April 26, 2013
In the Region J&J taken to task by shareholders Several Johnson & Johnson shareholders took the health-care giant to task during its annual meeting Thursday, citing repeated product recalls, ethical lapses, and excessive executive pay. CEO Alex Gorsky took it in stride, promising improvements and saying J&J was making progress in returning a "reliable supply" of products from its Fort Washington-based McNeil Consumer Healthcare...
April 18, 2013 |
Though its Fort Washington plant is still being repaired, and overall profit fell 10.6 percent to $3.5 billion in the first quarter of 2013, Johnson & Johnson said Tuesday that it has put more Tylenol and Motrin on store shelves in the United States through its McNeil Consumer Healthcare unit. "We are pleased with results in our consumer division, with over-the-counter sales in the U.S. up 14 percent," J&J chief financial officer Dominic Caruso said in a conference call with stock market analysts.
January 24, 2013 |
NEW YORK - Pharmaceutical companies are pleased that health-care reform means more patients have insurance and will be encouraged to take their medicine to avoid costly hospitalizations. But, as Johnson & Johnson chief executive officer Alex Gorsky said Tuesday, drugmakers want private insurers or government programs such as Medicare and Medicaid to pay them for those drugs at a prices closer to their choosing. "Be aware," Gorsky said, that cost-containment efforts must "ensure we continue to reward innovation," or risk not having new drugs to treat health problems.
October 18, 2012 |
Johnson & Johnson's third-quarter overall sales grew 6.5 percent and profits dropped 7.3 percent compared with the same period in 2011, as two of the health care giant's Philadelphia-area businesses were key elements in the good-and-bad financial picture. J&J is famous for Tylenol, Band-Aid bandages and shampoos, but this consumer segment is the last of the three divisions in sales, in part because the McNeil Consumer Healthcare facility in Fort Washington has been shut down since 2010, and the entire consumer unit is operating under legal restrictions.
August 1, 2012 |
Like millions of older Americans, especially women, Lois Eskind suffered from osteoporosis, which can cause vertebrae to crumble and result in terrible back pain. Unlike most, Eskind died on the operating table from a heart attack in 2003 minutes after a surgeon injected into her vertebrae a bone cement manufactured, illegally promoted, and tested on unknowing patients by medical device-maker Synthes Inc. Synthes, which was purchased by Johnson & Johnson in June for $19.7 billion, and its Norian subsidiary pleaded guilty in 2010 to criminal charges and paid $23.5 million in penalties.
July 25, 2012 |
Generic competition - a billion-dollar problem for brand-name drug companies since the 1980s - is making inroads in the orthopedic-medical-devices industry. Last week, Cardinal Health Inc., one of the three biggest device wholesalers, said it was increasing its offering of lower-cost products for broken bones. This nascent trend, borne of increasing pressure to control health-care costs, represents a direct threat to brand-name device-makers, such as West Chester-based Synthes, which was bought in June by Johnson & Johnson for $19.7 billion.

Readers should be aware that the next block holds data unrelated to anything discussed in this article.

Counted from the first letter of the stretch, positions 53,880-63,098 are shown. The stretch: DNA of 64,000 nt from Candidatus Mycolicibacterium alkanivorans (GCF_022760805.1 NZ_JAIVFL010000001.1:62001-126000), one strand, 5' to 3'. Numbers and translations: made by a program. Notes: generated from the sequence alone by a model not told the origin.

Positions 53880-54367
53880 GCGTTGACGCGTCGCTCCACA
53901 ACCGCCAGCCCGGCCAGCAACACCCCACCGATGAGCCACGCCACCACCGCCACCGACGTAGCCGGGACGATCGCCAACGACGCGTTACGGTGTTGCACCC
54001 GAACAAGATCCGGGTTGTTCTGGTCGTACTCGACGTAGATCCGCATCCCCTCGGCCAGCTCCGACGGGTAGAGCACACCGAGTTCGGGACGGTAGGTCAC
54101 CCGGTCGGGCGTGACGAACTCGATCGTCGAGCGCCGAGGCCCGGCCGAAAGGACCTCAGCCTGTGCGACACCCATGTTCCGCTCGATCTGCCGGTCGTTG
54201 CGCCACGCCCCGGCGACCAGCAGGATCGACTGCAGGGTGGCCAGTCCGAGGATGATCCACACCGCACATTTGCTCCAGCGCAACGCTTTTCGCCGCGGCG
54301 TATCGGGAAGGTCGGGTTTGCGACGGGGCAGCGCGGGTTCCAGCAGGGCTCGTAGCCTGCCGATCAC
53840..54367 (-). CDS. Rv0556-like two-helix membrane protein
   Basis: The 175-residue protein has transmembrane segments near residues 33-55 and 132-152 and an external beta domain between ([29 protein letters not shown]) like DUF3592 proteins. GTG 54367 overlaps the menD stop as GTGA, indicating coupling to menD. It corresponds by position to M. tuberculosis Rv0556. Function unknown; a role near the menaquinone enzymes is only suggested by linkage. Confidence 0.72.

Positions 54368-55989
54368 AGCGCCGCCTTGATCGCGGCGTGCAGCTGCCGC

June 14, 2012 |
Johnson & Johnson said Tuesday evening that it plans to complete the largest acquisition in the company's 126-year history on Thursday, taking over medical device maker Synthes Inc., for about $19.7 billion in cash and stock. J&J is based in New Brunswick, N.J., and has operations around the globe, including in the Philadelphia region. Synthes has headquarters in Switzerland and in West Chester. The previously announced tentative price of $21.3 billion was subject to currency and stock prices at the time of closing.
April 4, 2012 |
Health-care giant Johnson & Johnson said Tuesday that it plans to sell the trauma segment of its medical-device division for $280 million to Biomet Inc. in hopes of satisfying European Union antitrust concerns about J&J's acquisition of device-maker Synthes Inc. J&J is planning to integrate Synthes and the other pieces of DePuy Orthopaedics. "DePuy Orthopaedics Inc. has received a binding offer from Biomet, a leading, diversified orthopedic company, by which Biomet will acquire the DePuy Orthopaedics' worldwide trauma business," J&J spokesman Bill Price said by e-mail.
March 23, 2012 |
After nearly 20 years away from the music business, British synth-pop icon Thomas Dolby launched his return last year with a passion - or rather, several passions. First there was a transmedia game, The Floating City, which was "set against a dystopian vision of the 1940s that could have perhaps existed if WWII had turned out a lot differently," he explains. Participants from around the world took part in the three-month long cyber-game, which wound down shortly before the release of Dolby's corresponding album, A Map of the Floating City.